Speaking of schools, Earth Day brings out the worst in too many teacher, and too many outside educational agencies, from corporations to utilities to non-profit. There are too many lame Earth Day poster contests, where kids are asked to draw a colorful poster with an Earth Day theme. So it’s education as fascist slogan: “Don’t Pollute!” “Love the Earth!” “Reduce! Reuse! Recycle!” Relax already. We still labor under the horribly misguided notion that if we command kids’ knees to jerk in the proper direction, their heads will follow. Wrong, so wrong. Sloganeering is not educational in any sense whatsoever, teaches no information at all, and only confirms our kids’ worst fears about the state of the Earth: The Earth must be dying because the posters say so. Environmental education must be uplifting, never down- grading, and never be reduced to a bumper-sticker answer to a lapel-pin question.
Still, wading through all the flotsam and jetsam floating around Earth Day, there is a nugget of truth, a seed of change that we must hold onto tightly.
We need holidays. Better yet, we need holidays with meaning. Christmas resonates with so many people – even people who are barely Christian the rest of the year – because it speaks to a set of values we all want so desperately to believe, like the triumph of Light over Dark. The Fourth of July is centered on freedom, independence, and the meaning of America. Martin Luther King Day, I hope, will evolve to take on transcendent relevance around issues of equality, nonviolence, change and the need for multicultural connections.
Sadly, Memorial Day, Labor Day and President’s Day have lost so much of their original meaning, and exist only as three-day holidays for overworking people. Our culture may be seeking new holidays with new meanings for a new millennium, and the beauty of Earth Day is that it emerges as the only secular holiday the entire world will celebrate simultaneously. Earth Day will become just that, the “Earth’s day,” a holiday where people pause to consider what it means to be a planetary citizen, and reflect on how well we shared limited resources with so many other species.
My eldest daughter will be a graduate of the Class of 2010. I’ll wager that during her school career, she’ll have a day off from school for Earth Day. Banks will close. Governments shut down. Stores hold Earth Day sales. Greenpeace’s executive director will write an op-ed piece in the New York Times begging us to “put the ‘Earth’ back in Earth Day.”
And I’ll be on some stage somewhere hosting an Earth Day festival, living every minute of it all.
So remember: every day is NOT Earth Day. Once a year is fine. Happy Earth Day.
At the time this was written, Mike Weilbacher was executive director of the Lower Merion Conservancy, sponsor of the Children’s Earth Day Forest, an event featuring an indoor life-size recreation of a Pennsylvania forest hand-crafted by local schoolchildren.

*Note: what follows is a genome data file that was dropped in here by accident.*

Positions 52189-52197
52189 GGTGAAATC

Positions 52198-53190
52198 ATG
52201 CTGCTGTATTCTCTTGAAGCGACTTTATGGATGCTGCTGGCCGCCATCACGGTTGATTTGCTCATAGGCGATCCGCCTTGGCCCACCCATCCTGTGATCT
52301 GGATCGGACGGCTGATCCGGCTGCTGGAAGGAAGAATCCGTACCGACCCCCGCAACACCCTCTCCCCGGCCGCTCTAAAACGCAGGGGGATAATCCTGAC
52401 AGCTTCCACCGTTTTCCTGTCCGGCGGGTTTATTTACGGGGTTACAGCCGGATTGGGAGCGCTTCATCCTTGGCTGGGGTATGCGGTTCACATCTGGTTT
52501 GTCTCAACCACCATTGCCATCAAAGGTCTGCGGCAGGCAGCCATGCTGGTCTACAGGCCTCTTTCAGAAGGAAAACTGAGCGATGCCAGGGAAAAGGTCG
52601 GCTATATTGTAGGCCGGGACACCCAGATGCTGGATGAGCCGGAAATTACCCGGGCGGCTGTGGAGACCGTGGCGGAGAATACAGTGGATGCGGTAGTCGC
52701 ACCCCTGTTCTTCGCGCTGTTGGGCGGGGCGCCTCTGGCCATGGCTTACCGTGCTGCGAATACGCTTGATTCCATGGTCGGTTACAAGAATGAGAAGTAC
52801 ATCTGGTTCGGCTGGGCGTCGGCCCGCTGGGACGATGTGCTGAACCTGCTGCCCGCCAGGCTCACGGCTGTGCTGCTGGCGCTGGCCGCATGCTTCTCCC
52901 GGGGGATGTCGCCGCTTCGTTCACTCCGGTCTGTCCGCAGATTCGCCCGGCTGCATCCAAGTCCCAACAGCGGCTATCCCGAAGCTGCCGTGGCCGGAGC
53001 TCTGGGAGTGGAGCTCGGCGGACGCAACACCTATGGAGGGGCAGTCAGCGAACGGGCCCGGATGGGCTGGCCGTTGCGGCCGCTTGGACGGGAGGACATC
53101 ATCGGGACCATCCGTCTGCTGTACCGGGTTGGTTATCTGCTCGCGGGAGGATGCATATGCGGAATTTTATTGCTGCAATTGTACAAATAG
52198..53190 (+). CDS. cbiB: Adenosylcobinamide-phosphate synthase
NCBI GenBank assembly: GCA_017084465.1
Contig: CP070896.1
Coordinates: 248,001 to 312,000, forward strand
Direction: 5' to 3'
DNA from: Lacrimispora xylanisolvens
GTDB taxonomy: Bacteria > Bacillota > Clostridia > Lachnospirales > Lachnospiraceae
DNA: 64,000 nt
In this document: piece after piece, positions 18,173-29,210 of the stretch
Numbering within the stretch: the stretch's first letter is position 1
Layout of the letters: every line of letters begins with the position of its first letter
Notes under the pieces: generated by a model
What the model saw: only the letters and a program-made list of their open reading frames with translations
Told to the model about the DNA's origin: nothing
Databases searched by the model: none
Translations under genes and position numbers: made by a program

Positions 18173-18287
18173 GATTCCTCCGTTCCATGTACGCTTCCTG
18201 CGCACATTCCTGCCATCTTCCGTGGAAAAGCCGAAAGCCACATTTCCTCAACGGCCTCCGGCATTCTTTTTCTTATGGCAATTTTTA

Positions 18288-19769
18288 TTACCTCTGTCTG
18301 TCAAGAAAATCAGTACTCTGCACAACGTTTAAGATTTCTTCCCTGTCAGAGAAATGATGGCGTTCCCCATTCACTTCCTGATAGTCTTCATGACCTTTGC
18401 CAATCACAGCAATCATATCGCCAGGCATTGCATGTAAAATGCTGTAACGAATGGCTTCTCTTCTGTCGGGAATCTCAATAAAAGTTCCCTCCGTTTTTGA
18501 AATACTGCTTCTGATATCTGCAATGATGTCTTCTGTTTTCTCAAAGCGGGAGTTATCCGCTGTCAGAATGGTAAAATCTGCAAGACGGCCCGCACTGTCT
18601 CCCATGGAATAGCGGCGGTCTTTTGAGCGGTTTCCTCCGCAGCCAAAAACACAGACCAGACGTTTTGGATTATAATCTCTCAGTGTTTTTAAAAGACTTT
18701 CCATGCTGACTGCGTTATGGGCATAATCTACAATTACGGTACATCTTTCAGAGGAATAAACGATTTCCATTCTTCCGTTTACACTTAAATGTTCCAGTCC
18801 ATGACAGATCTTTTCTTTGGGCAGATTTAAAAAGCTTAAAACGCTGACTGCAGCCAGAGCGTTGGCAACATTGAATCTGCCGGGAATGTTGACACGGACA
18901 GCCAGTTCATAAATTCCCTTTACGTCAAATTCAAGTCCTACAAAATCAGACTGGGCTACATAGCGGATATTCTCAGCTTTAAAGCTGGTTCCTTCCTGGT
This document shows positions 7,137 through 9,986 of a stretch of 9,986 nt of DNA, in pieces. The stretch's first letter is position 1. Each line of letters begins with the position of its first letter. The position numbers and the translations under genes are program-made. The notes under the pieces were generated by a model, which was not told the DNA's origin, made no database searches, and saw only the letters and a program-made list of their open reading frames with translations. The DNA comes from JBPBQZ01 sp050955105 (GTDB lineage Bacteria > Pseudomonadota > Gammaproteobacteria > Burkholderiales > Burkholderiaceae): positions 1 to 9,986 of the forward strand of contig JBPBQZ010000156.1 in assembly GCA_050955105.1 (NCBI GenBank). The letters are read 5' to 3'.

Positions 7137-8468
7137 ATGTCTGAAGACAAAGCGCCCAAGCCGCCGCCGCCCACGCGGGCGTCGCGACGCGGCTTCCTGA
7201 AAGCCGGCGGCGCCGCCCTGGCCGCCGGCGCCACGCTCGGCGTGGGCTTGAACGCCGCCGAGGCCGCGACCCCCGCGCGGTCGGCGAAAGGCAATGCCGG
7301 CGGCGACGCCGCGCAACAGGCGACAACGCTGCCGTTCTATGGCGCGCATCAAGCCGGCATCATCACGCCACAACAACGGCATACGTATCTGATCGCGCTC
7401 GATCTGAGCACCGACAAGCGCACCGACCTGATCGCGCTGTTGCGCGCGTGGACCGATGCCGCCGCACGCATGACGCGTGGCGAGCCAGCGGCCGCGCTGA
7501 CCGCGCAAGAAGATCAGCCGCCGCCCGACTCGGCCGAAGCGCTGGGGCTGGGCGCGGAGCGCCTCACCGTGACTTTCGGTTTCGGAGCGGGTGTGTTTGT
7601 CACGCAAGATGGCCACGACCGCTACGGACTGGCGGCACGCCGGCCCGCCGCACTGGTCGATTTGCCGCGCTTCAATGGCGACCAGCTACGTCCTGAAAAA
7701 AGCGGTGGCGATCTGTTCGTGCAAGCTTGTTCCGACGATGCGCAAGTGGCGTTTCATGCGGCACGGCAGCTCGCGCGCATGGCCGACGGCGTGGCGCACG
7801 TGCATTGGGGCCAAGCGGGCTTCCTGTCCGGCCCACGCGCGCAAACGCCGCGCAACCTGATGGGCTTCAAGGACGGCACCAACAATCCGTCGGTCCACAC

Creating the Need to Pay Attention
Field trips and adventures in the woods are tremendously important experiences for children, especially those students that don’t often get to spend time in a natural setting. Some of the most important, lasting results of good Environmental Education are the heartfelt connections that young people make with nature. They value the natural world because they have experienced first hand the beauty and magic of living ecological systems. To really feel this in a personal way, the kids have to go outside and experience it.
by Chris Laliberte
he excitement of exploring outside with friends and classmates can turn a well behaved class into a pretty raucous crowd, and in all the commotion, it’s very easy for students to pay more attention to each other than to the woods around them. And while they might huddle up at each interpretive spot for a brief lesson or activity, what teacher or educator could possibly be there with each student for the whole walk, helping them learn from each moment as they explore the landscape with all their senses? The trick to making the entire outing an intense learning experience is to find ways to ensure that the students are invested in paying close attention the whole time.
“Tree Tag” is the classic example of creating a need to pay attention. Kids love to play tag, and they NEED a base, some place to avoid the tagger. So when base is whatever kind of tree the teacher calls out, the kids suddenly have a very real need to be able to identify trees correctly, so they can get to base. I love to watch what happens when kids disagree about correctly identifying trees, and they have to prove to each other what kind of tree it is. Tree Tag, however, illustrates a deeper point around creating need. A game of tag is a boisterous, wild, hectic thing. But remarkably, within this game is a fantastic heightening of awareness. The danger, the risk of being tagged, or the need to tag someone, is visceral. It creates physical and chemical responses in the body that affect awareness and the learning process. Adrenalated states provide a powerful opportunity for learning. Notice that this suggests an interesting point: in Tree Tag, the key dynamic for learning is the creation of a certain amount of anxiety, or a state of discomfort. This creates a very strong need to pay attention, and then the game focuses the heightened awareness onto something very detailed and specific — in this case, the differences in bark, leaf, branching pattern and color of different trees. By paying careful attention, the student can resolve the anxiety and get to someplace “safe.”